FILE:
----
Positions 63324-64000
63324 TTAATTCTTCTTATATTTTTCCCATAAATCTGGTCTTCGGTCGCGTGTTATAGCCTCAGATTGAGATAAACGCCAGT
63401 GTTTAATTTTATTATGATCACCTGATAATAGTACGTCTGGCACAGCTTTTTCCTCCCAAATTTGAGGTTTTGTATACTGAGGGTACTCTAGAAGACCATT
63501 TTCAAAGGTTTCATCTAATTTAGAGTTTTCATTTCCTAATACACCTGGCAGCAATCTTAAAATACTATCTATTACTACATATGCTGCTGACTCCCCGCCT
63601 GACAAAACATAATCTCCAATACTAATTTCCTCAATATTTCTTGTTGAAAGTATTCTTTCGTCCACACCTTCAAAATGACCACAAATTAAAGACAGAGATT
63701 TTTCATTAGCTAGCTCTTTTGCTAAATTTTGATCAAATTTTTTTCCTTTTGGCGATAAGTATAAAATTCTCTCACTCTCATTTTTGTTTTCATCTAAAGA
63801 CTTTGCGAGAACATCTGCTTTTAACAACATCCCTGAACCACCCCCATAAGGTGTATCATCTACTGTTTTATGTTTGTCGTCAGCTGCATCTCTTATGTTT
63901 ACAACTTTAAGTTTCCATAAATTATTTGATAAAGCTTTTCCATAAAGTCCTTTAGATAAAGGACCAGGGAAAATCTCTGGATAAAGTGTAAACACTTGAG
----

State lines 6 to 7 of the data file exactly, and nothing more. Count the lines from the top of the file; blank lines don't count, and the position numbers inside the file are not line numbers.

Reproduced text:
63701 TTTCATTAGCTAGCTCTTTTGCTAAATTTTGATCAAATTTTTTTCCTTTTGGCGATAAGTATAAAATTCTCTCACTCTCATTTTTGTTTTCATCTAAAGA
63801 CTTTGCGAGAACATCTGCTTTTAACAACATCCCTGAACCACCCCCATAAGGTGTATCATCTACTGTTTTATGTTTGTCGTCAGCTGCATCTCTTATGTTT